An Angel in Disguise by T.S. Arthur

In An Angel in Disguise by T.S. Arthur we have the theme of kindness, gratitude, caring, change and happiness. Narrated in the third person by an unnamed narrator the reader realises after reading the story that Arthur may be exploring the theme of kindness. Both Joe and Jane take Maggie into their home though she is crippled and pitied by others. Nobody else is prepared to do it and it is noticeable that Maggie brings a change in Jane’s life. No longer is she as cold as she had been despite initially wanting to see Maggie go to the poorhouse. It is as though Maggie is filling a void in Jane’s (and Joe’s) life with them having no children of their own. It may also be significant that the reason that nobody wishes to take care of Maggie is because they view her as a cripple and as such she will be unable to work and will need constant support. Support that Jane and Joe eventually understand they are capable of giving to Maggie. If anything both Jane and Joe become caring surrogate parents to Maggie and as far as the reader can tell Maggie is full of happiness in her new home. Having lived a life of near solitude while she lived with her siblings and her mother.

It is also interesting that Maggie is ostracized by others based solely on her physical disabilities. It is as though her neighbours are judging her because she is crippled and they can see her of being no practical use. This may be important as Arthur may be suggesting that some people place a value on a person’s life based solely on that person’s ability to perform some type of work. With it being clear to the reader that Maggie may never work in the traditional sense. Though she does have other attributes that will be of benefit to her. She is a grateful and appreciative child. Something that is clear to the reader while she is staying in Jane and Joe’s home. It is for this reason that the normally icy Jane most likely melts and falls in love with Maggie. She sees in Maggie what others refuse to see. As too does Joe who cannot abandon Maggie though initially Jane had instructed him to do so.

It may also be important that Maggie may never see her siblings again nor they may never visit her such is the predicament the children find themselves in. If anything there is a sense of not only change but isolation when Maggie’s mother dies. With Farmer Jones taking John and Mrs Ellis taking Kate. Though all three will live in the same village they will most likely grow up to have separate lives. It is also interesting that neither John nor Kate request that Maggie comes with them. Though some critics might suggest that both siblings are too young to understand the severity of what is happening. It is more likely that Maggie’s mother’s death or the death of any mother often meant that families where permanently separated against their wills in some cases. However this this does not seem to be the case in the story. Neither John nor Kate make any complaint when it comes to their respective new homes. Both John and Kate are fit and well and as such can be productive to Farmer Jones and Mrs Ellis. Maggie on the other hand in most people’s eyes is no more than a burden and as such should be sent to the poorhouse.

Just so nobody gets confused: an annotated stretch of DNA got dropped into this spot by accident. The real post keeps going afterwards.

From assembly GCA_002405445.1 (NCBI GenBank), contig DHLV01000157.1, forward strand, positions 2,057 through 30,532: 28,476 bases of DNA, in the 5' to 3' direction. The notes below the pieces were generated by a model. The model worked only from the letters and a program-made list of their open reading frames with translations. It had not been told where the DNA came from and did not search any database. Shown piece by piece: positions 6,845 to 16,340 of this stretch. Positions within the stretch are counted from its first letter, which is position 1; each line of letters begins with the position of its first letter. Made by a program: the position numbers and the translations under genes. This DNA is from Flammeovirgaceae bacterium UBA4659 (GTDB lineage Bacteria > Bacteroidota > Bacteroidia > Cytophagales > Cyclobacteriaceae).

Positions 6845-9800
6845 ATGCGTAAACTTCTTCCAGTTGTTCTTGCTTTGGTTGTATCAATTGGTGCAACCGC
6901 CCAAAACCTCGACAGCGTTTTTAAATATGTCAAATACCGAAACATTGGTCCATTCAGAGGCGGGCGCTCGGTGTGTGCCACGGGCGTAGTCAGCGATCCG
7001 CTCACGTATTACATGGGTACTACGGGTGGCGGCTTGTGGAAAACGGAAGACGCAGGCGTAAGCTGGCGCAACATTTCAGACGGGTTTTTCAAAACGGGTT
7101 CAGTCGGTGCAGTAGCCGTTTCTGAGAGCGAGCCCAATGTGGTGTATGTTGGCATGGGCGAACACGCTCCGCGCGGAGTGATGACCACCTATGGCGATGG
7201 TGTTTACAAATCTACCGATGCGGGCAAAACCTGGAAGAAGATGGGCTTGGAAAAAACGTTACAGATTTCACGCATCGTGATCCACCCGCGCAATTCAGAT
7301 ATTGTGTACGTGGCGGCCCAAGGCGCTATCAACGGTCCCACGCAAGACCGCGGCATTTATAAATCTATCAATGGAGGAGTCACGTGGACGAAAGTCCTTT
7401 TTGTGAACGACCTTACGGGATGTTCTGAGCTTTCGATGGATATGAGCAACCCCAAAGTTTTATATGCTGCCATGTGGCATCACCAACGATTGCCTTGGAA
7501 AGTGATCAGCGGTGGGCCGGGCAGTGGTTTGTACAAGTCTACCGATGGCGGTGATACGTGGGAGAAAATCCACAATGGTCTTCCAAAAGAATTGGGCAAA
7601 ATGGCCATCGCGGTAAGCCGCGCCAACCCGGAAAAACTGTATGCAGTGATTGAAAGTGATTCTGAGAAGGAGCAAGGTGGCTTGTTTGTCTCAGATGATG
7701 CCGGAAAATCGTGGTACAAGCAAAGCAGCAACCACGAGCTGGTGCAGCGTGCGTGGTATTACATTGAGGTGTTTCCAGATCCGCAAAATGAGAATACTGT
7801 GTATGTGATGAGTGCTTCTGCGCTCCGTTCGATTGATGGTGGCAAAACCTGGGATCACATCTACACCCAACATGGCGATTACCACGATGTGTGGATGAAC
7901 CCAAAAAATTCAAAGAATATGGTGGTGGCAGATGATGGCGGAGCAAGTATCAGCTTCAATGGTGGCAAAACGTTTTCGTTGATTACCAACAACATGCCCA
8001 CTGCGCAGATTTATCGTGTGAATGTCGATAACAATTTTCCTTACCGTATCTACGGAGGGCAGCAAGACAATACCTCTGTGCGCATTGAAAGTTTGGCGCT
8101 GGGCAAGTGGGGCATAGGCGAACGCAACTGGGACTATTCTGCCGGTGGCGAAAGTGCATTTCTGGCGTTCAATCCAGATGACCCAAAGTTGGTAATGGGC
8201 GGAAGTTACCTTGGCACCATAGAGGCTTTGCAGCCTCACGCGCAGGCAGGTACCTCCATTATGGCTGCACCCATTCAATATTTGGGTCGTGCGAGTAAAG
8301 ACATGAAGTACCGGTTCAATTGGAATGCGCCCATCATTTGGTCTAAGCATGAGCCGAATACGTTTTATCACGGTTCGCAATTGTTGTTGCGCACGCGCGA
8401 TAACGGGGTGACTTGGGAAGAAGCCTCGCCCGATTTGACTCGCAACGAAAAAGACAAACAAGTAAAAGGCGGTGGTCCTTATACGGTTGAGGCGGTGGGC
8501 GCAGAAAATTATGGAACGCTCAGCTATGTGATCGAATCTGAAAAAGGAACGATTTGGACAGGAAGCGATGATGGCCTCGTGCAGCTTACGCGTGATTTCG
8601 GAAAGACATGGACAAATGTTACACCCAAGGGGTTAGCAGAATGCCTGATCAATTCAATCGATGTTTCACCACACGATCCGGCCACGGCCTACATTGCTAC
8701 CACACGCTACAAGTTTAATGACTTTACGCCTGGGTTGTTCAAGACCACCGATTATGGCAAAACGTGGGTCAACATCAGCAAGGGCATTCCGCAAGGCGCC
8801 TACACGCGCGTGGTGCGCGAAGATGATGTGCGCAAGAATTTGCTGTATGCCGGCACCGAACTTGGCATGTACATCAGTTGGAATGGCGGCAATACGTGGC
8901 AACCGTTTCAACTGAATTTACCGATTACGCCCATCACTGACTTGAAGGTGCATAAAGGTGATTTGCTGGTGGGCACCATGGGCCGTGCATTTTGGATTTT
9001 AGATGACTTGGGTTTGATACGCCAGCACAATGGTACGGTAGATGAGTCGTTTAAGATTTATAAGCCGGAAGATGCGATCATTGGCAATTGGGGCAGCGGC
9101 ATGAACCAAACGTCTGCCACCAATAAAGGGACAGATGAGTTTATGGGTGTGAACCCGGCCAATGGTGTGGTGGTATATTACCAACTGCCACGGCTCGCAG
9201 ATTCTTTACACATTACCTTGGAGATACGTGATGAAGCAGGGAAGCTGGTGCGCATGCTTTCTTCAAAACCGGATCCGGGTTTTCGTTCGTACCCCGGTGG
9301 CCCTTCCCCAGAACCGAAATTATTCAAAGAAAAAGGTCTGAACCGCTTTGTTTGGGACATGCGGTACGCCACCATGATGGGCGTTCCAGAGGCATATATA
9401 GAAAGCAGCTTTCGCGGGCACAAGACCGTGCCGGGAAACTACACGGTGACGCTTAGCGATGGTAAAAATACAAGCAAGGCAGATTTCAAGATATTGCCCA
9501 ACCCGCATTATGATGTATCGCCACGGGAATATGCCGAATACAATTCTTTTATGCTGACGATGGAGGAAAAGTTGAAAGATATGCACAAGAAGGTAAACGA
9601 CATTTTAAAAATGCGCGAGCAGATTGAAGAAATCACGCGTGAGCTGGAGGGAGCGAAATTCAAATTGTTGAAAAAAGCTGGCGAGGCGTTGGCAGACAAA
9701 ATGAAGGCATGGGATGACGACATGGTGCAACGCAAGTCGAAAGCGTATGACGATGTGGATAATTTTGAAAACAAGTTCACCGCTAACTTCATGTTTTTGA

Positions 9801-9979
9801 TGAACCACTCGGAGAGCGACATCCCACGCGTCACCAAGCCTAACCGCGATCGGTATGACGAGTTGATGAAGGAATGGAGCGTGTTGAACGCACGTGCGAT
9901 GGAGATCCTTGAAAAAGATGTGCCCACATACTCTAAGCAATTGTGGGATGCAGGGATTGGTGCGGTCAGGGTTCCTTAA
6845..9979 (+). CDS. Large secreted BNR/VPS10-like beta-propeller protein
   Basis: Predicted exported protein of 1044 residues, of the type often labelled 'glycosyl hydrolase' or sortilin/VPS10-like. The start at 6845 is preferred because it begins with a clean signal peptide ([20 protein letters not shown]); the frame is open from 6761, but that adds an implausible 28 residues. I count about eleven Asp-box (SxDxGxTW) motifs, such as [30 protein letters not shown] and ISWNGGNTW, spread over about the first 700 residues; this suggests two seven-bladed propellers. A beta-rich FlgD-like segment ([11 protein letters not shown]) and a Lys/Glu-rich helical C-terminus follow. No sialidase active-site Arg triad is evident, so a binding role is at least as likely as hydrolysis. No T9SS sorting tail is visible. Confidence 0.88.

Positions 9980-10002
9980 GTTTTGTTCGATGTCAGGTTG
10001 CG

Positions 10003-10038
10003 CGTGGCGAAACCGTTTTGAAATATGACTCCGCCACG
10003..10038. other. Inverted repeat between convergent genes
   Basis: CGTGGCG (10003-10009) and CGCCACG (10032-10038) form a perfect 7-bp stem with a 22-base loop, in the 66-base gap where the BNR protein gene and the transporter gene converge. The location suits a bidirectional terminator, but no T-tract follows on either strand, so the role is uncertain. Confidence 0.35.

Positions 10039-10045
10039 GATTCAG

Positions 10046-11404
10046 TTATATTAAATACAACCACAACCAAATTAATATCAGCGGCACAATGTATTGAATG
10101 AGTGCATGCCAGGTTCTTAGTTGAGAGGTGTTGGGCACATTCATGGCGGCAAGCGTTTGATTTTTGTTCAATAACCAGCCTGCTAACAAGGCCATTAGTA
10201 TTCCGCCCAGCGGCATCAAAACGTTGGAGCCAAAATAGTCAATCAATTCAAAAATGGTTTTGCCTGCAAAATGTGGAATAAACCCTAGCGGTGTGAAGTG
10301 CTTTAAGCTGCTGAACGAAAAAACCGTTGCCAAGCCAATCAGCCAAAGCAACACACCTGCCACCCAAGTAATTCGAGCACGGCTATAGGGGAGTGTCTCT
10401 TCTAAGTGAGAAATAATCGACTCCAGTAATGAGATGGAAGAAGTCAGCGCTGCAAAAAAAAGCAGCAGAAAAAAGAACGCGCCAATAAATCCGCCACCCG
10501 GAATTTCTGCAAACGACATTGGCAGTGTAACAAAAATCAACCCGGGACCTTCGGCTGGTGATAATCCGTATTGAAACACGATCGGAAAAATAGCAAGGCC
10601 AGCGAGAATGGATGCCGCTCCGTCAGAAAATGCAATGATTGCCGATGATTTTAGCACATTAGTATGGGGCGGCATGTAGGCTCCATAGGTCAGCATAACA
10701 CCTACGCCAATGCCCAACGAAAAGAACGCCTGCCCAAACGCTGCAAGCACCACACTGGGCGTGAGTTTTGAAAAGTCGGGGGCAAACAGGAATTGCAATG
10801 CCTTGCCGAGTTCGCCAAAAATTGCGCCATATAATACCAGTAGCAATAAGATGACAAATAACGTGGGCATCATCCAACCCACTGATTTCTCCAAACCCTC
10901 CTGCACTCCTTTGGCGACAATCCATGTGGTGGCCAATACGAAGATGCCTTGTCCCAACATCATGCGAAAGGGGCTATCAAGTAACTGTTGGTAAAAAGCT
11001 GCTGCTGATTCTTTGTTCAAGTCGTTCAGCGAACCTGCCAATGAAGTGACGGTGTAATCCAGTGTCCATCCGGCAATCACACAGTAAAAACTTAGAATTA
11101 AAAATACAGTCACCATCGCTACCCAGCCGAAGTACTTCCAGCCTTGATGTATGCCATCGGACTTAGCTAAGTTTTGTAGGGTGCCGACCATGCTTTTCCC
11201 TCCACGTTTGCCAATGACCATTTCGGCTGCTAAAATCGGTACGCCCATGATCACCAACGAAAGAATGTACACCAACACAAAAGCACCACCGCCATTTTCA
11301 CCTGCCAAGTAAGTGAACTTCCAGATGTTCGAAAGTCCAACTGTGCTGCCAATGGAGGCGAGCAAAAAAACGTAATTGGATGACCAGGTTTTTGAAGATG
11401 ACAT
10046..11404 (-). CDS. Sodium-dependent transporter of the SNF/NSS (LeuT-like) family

The end of the story is also interesting as it becomes clear to the reader that Jane as Joe had. Has gotten attached to Maggie. She is like the daughter that she never had and as such she does not wish to give her up. Which may explain the title of the story somewhat. For most people looking after Maggie would not only be a burden but a hindrance too. This is not the case for Jane or Joe. It is as though there is a new spark in their lives and that spark is Maggie. A young crippled girl who has so much love to offer that it may possibly overwhelm Jane due to the attachment that Jane develops when it comes to looking after Maggie. From the tragedy of losing her mother. Maggie has found a new mother who will love and take care of her as if she was her own child. If anything the future looks brighter for not only Maggie but for Jane and Joe too. They are a family now even if others might think that Maggie should still be sent to the poorhouse because she is of no benefit to others. Fortunately this is not how Jane and Joe view Maggie. Rather she is someone who has brought joy into their lives when they may have never thought it was possible.

Cite Post
McManus, Dermot. "An Angel in Disguise by T.S. Arthur." The Sitting Bee. The Sitting Bee, 21 Nov. 2018. Web.


  • ‘Death touches the spring of our common community’. Could you tell me what this means?

    • Dermot (Post Author)

      I think it may mean that death affects us all regardless of age (spring).

      • Thanks for your prompt response. Can we also say that “death has a way of touching/affecting the community/humanity? ”

        Saying this with regard to the lines that follow in the story.

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